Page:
Stormy Weather: The Music and Lives of a Century of Jazzwomen

Researching many of the women’s contributions to jazz is like what I imagine collecting butterflies to be – you go out with your net to many a remote, even secretive spot to track your shy and elusive quarry. Colorful, bright specimens, many of these women in jazz, far from the mainstream, and some of them downright eccentric. There are lots of them making music in small cities, pokey college towns, black neighborhoods, cheesy cocktail lounges – where record producers and jazz reviewers hardly venture. Ladies who have turned their backs on the business side of music, and who have validated themselves through their music. When I was putting together Stormy Weather over a period of several years, I was inspired by the personalities of the jazzwomen – the famous and the obscure, the white and the black, the old and the young. Their grit and determination and pride in their work often helped me keep going when I felt up to my ears in old newspaper dust. The struggles of these women in and out of music, their salty and witty views on life, work, men and the pursuit of happiness, lie at the heart of this book. I wanted not only to fill in the blanks of jazz history by citing their achievements, but also to capture some of the vividness of their lives. Because these are real foremothers, taboo-breakers, independent “mamas.”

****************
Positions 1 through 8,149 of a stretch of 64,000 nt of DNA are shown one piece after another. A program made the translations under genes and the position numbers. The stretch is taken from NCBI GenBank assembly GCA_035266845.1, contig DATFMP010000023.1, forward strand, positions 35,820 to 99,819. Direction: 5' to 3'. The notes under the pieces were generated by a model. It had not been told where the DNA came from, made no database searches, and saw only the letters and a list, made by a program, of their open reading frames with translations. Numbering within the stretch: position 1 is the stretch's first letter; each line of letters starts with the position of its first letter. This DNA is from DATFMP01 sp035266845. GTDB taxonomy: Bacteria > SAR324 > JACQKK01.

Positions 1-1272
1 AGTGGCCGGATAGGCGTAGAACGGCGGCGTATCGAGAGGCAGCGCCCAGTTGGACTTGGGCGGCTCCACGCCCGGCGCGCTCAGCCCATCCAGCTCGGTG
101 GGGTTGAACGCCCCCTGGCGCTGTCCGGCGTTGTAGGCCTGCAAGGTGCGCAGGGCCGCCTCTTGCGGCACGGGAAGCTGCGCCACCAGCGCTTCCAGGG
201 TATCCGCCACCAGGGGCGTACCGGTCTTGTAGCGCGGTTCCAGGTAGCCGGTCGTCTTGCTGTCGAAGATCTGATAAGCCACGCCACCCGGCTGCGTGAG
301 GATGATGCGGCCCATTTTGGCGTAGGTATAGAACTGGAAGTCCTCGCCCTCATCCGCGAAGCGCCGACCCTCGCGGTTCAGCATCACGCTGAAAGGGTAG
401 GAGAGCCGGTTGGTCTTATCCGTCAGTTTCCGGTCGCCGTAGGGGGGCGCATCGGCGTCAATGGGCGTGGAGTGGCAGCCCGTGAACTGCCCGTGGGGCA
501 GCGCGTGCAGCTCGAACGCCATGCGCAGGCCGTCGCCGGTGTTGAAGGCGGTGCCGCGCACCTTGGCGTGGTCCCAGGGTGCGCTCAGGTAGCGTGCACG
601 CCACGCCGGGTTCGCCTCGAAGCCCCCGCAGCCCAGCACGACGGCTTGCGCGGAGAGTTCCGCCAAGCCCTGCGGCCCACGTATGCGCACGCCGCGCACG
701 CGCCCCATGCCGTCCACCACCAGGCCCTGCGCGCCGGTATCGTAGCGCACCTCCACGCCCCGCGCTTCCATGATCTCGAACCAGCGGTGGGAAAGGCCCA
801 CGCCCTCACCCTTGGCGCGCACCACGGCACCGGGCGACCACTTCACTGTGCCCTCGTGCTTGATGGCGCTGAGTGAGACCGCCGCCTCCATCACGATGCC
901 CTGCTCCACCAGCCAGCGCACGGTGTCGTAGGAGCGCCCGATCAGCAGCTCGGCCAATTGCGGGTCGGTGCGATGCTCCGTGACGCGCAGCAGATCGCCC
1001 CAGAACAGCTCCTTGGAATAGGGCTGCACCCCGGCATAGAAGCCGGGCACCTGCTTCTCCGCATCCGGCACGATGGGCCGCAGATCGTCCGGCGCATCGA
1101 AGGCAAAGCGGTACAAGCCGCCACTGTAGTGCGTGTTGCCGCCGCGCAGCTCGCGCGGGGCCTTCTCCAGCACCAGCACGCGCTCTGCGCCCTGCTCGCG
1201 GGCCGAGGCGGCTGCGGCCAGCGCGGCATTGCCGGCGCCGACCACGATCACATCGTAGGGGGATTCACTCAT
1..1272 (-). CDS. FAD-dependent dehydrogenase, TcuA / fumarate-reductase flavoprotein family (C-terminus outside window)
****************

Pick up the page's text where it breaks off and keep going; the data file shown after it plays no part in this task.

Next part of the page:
from “Preface” to Stormy Weather, 1982.

"This book delves into the history of the involvement of women in jazz. It covers how women participated in the music as well as in-depth interviews, and also includes a discography of recordings by female artists. "Dahl boldy goes where no man (or woman) has gone before. For people who love jazz...who get bleak when they think of what happened to Billie Holiday, this is their book."
Los Angeles Times Book Review

The jazz scene in New Orleans, the Age of Swing, the Big Band Era of the 1940s and the ever present dark, smoky blues clubs have been the domain of men-but not entirely. Stormy Weather is a tribute to the women who made the scene, profiling the jazz and blues women from the turn of the century until now. Finishing off this work are interviews with ten women who have been part of the jazz industry and an extensive discography. Highly descriptive and enlightening, this engrossing reading brings alive a subculture that is as much a part of jazz as the music itself. Within these pages is the history and lives of women who often walked in its shadows.
From 'The WomanSource Catalog & Review: Tools for Connecting the Community for Women'; review by Ilene Rosoff